COEHD faculty travel to Spain, Portugal for summer institutes
– Jo Ann Jones, College of Education and Human Development
Two faculty members from the College of Education and Human Development’s (COEHD) Department of Bicultural–Bilingual Studies traveled abroad this past summer to take part in two summer institutes.
Drs. Lilliana Saldaña and Marco Cervantes, assistant professors in the Department of Bicultural– Bilingual Studies and faculty members in the Consortium for Social Transformation’s Mexican American Studies program, traveled to Coimbra, Portugal, and Barcelona, Spain, respectively, to conduct international research. Both Saldaña and Cervantes were selected to attend their institute from a pool of applicants from around the world.
Saldaña participated in the Learning from the South: Towards Intercultural Translations Summer Institute and the Epistemologies of the South–South, South–North and North–South Global Learnings International Colloquium at the University of Coimbra. Both the institute and colloquium were coordinated by the ALICE Project.
“I wanted to learn how other scholars are thinking about the impact of colonialism,” said Saldaña. “I really wanted to learn what teachers are doing in different countries, for example in South African or in Latin America, to create different ways of teaching and learning. That’s what motivated me to participate in this program.”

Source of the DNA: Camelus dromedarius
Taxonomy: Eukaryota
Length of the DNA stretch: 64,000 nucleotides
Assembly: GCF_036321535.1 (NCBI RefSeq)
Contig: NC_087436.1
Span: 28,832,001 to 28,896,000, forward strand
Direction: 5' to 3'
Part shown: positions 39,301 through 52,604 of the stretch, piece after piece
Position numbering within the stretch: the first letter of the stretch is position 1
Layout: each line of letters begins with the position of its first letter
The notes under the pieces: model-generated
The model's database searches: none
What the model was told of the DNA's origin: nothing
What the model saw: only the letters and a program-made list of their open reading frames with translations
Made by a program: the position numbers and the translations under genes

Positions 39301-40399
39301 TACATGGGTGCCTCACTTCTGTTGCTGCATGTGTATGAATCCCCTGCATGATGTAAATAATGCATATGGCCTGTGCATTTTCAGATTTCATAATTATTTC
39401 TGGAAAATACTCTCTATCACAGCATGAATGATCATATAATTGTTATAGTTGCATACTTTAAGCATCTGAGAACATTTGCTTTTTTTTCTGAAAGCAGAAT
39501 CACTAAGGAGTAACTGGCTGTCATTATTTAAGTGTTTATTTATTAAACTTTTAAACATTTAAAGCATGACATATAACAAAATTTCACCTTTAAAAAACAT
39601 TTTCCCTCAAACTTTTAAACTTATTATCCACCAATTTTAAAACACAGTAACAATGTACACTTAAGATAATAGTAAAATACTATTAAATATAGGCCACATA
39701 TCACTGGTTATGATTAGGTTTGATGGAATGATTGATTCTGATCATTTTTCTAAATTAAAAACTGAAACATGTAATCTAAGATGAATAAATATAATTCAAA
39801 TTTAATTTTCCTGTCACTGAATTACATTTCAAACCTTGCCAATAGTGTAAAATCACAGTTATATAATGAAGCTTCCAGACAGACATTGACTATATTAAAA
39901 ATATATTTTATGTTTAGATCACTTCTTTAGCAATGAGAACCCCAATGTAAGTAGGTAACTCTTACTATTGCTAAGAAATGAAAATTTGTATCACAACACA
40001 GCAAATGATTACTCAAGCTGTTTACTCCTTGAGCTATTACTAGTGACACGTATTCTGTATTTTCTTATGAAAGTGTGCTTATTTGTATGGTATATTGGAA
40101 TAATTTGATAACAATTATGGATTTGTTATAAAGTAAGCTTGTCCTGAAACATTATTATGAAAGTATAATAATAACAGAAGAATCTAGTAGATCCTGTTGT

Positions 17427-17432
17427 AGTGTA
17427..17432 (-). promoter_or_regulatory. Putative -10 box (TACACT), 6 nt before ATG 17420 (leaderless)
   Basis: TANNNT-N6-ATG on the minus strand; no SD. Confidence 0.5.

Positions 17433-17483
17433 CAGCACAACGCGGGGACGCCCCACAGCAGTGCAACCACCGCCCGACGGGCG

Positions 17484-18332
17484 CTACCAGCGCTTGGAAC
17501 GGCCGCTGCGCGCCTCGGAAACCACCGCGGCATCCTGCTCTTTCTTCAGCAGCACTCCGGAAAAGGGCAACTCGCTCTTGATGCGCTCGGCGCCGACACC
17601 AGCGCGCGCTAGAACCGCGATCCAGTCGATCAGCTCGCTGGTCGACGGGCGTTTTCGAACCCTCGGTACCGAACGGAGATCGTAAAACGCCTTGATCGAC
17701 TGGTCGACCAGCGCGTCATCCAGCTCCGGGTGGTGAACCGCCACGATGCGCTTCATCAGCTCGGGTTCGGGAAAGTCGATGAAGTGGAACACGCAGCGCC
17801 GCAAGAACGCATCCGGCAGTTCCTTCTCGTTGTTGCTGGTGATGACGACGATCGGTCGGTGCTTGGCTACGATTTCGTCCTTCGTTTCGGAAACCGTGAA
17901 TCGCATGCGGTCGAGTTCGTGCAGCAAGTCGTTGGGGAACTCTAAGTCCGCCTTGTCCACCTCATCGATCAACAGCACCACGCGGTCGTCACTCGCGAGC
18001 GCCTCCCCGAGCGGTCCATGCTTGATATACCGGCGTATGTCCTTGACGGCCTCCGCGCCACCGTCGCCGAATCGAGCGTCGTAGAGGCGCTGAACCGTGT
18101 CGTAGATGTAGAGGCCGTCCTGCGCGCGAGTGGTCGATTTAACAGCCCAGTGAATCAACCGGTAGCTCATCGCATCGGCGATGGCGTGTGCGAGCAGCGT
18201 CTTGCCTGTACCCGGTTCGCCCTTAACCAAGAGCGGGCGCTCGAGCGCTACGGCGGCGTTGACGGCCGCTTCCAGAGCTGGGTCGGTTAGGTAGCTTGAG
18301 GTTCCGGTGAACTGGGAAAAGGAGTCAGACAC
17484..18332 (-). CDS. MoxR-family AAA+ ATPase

Currently, Saldaña is researching the coloniality of education in San Antonio and has applied what she learned from the institute to her research and upcoming publications, including a manuscript on decolonial pedagogies through hip–hop and nueva canción with Cervantes and a manuscript that looks at the ways teachers enact a curriculum of embodied knowledge to impart knowledge.
“I am looking at the ways in which Mexican–American teachers negotiate the curriculum,” Saldaña said. “I am looking specifically at that space between what they have to teach because it is mandated by the state and what they want their students to learn about the world. What I’m finding is that teachers who are products of public education and who are products of colonial education, which includes language, oppression, and cultural exclusion, create an alternative space for teaching and learning.”
Cervantes participated in the Decolonizing Knowledge and Power Summer Institute. The institute, hosted by Diáleg Global’s Center of Study and Investigation for Global Dialogues, focused on post–colonialism and its impact on society, education, and culture.
While in Spain, Cervantes interviewed several Spanish hiphop artists and performed a couple of concerts under the stage name Mex Step. This, he said, helped further his research into the cultural fusions of African American and Mexican American music.
“Hip–hop is a real Americanized art form and it was interesting to see the way Spanish artists reinterpret it for their own culture,” said Cervantes. “These artists are reaching a lot of people and I think that what they are doing with their music is, in a lot of ways, educating those around them. The artists are very politically aware. It was really interesting to see how they use hip–hop music to educate.”